People usually say that the quantum cohomology of $\mathbb{P}^1$ Frobenius manifold $QH^*(\mathbb{P}^1)$, corresponds to dispersionless extended Toda hierarchy (e.g. page 6 of https://arxiv.org/pdf/math/0308152.pdf). I'm trying to understand this correspondence in more detail but I'm some having troubles. More specifically how do I recover the $\tau$-function? Should I be able to get the Frobenius potential $F$ of $QH^*(\mathbb{P}^1)$ from the $\tau$-function by \begin{equation} F = \frac{1}{2}(t^1)^2t^2 + e^{t^2} = \lim_{\epsilon \rightarrow 0}\epsilon^2\log \tau |_{t^{\alpha,p > 0} = 0, t^\alpha := t^{\alpha,0}} ? \end{equation} (Where $\epsilon \rightarrow 0$ is the dispersionless limit. I'm sort of getting this from Theorem 6.1 of https://arxiv.org/pdf/hep-th/9407018.pdf, but the result is for KdV). If I didn't set $t^{\alpha,p > 0} = 0$, should I get the Gromov-Witten potential of $\mathbb{P}^1$ with descendences from $\lim_{\epsilon \rightarrow 0}\epsilon^2\log \tau$?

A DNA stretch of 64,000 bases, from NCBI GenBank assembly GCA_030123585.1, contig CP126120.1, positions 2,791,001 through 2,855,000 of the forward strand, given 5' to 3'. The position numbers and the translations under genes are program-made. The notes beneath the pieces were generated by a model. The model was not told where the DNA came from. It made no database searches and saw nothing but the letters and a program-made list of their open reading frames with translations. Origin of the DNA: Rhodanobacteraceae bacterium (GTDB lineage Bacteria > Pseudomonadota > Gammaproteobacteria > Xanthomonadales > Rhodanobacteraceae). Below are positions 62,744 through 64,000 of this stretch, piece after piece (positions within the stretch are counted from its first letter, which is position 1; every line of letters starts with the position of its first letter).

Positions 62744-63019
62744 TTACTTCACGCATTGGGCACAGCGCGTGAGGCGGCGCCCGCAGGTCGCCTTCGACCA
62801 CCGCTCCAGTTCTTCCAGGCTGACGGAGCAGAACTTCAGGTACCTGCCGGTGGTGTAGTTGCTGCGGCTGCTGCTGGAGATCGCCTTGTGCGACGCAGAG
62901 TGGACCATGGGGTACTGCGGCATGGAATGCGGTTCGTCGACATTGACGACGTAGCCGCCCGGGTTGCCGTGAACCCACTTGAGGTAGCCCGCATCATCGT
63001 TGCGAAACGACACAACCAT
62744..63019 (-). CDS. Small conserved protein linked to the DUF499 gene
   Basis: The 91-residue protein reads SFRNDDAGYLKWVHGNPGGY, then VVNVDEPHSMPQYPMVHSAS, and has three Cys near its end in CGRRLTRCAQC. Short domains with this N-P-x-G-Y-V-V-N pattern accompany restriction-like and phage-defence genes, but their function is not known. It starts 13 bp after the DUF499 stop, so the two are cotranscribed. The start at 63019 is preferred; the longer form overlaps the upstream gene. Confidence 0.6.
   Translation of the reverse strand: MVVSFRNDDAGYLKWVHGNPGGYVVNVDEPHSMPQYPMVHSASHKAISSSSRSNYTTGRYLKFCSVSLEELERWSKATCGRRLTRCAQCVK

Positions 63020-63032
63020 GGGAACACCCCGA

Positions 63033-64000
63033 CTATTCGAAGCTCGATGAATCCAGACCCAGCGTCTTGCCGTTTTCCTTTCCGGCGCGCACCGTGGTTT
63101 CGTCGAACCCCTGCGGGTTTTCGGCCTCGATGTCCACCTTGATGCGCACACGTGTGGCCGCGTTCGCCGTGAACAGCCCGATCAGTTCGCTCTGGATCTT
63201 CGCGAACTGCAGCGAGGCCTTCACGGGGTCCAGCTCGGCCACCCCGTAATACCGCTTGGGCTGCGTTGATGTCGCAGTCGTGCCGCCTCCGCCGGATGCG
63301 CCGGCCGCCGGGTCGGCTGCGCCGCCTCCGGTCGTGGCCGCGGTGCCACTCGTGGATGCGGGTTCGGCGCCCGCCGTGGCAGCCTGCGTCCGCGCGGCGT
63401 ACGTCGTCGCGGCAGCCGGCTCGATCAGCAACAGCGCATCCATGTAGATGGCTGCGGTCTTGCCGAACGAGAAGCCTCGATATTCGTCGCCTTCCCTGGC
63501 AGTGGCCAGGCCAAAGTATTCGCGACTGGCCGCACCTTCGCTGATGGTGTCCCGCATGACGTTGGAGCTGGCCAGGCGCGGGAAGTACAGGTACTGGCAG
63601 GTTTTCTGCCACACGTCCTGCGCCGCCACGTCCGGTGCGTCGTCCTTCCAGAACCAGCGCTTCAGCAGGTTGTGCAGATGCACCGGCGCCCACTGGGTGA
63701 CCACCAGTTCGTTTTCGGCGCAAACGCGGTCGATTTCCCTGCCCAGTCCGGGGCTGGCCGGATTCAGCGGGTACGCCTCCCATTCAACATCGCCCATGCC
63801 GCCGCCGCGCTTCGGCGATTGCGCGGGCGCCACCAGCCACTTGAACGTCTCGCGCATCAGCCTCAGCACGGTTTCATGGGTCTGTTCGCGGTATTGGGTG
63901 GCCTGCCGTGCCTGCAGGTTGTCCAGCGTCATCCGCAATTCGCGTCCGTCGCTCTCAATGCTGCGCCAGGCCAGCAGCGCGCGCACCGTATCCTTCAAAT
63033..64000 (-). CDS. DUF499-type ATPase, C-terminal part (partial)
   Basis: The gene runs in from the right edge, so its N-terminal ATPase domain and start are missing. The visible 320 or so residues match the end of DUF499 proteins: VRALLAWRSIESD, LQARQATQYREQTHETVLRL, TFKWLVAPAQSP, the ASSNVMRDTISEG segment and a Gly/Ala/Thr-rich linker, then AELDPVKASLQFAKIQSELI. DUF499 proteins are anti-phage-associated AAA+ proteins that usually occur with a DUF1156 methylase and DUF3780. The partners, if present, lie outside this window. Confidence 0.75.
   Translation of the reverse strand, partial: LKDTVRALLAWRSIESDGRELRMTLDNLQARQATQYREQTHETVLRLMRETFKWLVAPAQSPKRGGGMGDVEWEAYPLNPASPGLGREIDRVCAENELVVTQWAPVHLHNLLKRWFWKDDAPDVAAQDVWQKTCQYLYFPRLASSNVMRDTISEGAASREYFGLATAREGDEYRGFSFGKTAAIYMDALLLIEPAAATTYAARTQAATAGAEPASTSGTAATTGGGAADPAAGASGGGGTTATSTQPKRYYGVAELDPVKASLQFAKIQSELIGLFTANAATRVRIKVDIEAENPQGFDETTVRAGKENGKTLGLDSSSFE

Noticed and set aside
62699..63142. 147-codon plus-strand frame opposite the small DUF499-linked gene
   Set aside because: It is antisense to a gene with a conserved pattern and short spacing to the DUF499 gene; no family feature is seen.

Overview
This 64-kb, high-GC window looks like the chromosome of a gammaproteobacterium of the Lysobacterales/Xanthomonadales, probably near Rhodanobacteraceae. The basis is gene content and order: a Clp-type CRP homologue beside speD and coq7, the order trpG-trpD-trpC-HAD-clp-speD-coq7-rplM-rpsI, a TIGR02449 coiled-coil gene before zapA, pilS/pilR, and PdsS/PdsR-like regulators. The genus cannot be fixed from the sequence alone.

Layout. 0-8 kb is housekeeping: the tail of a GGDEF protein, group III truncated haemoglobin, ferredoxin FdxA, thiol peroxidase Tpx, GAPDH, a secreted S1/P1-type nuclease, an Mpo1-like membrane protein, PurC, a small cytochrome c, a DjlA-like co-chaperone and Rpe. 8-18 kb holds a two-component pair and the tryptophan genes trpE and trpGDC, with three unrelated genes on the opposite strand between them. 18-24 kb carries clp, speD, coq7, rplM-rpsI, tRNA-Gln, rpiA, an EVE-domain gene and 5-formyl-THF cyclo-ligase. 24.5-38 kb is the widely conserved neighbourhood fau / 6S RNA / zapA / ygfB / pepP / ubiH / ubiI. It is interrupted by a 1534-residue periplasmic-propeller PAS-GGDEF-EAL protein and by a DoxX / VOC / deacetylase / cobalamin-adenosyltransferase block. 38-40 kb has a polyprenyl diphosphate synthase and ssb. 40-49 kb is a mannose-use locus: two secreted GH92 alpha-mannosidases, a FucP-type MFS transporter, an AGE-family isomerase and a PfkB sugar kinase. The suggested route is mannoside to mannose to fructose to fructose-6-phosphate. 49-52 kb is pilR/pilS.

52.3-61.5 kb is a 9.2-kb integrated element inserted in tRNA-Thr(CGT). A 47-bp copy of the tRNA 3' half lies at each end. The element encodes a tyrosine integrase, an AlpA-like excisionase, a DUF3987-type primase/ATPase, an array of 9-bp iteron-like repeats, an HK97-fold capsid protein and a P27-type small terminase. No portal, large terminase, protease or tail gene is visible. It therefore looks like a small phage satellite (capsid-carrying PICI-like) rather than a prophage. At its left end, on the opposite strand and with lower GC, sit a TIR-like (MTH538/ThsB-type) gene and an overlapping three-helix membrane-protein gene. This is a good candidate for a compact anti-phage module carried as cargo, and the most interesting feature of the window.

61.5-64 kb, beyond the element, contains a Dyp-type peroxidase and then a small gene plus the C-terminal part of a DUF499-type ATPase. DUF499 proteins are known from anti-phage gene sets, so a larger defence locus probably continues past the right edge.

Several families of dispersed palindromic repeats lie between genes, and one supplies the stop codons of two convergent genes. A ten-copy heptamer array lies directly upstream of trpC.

Here is what I have gathered so far (mainly from https://arxiv.org/pdf/nlin/0306060.pdf), please correct me if I misunderstood something. The extended Toda hierarchy is given by the bihamiltonian structure on the loop space $\mathcal{L}(\mathbb{R}^2)$: \begin{align*} \{u(x),u(y)\}_1 = \{v(x), v(y)\}_1 &= 0, \\ \{u(x), v(y)\}_1 &= \frac{1}{\epsilon}(e^{\epsilon \partial_x} - 1)\delta(x - y),\\ \{u(x), u(y)\}_2 &= \frac{1}{\epsilon}(e^{\epsilon \partial_x}e^{v(x)} - e^{v(x)}e^{-\epsilon\partial_x})\delta(x-y)\\ \{u(x),v(y)\}_2 &= \frac{1}{\epsilon}u(x)(e^{\epsilon\partial_x} - 1)\delta(x-y)\\ \{v(x),v(y)\}_2 &= \frac{1}{\epsilon}(e^{\epsilon\partial_x} - e^{-\epsilon\partial_x})\delta(x-y). \end{align*} From this, I'm guessing some sort of Miura transformation can be used to put $\{.,.\}_2 - \lambda\{.,.\}_1$ into the normal form and from that we get a set of Hamiltonian densitites $\{h_{\alpha,p} = h_{\alpha,p}(x,u,v,u_x,v_x,...)\}$. The Hamiltonians are given by $H_{\alpha, p} := \int_0^{2\pi}h_{\alpha,p}dx$. The $t^{\alpha,p}$-evolution is \begin{equation} \frac{\partial w^\alpha}{\partial t^{\beta,p}} = \{w^\alpha,H_{\beta,p}\}_1, \qquad w = u,v;\ \alpha,\beta = 1,2;\ p \geq 0. \end{equation} All of these came from Theorem 3.1 of https://arxiv.org/pdf/nlin/0306060.pdf. From here we can use the standard result of biharmiltonian theory that $\partial h_{\alpha,p-1}/\partial t^{\beta,q} = \partial h_{\beta,q-1}/\partial t^{\alpha,p} =: \frac{1}{\epsilon}(e^{\epsilon\partial_x} - 1)\Omega_{\alpha,p;\beta,q}$, therefore there is a function $\log \tau$ such that \begin{equation} \Omega_{\alpha,p;\beta,q} = \epsilon^2\frac{\partial^2\log \tau}{\partial t^{\alpha,p}\partial t^{\beta,q}}. \end{equation}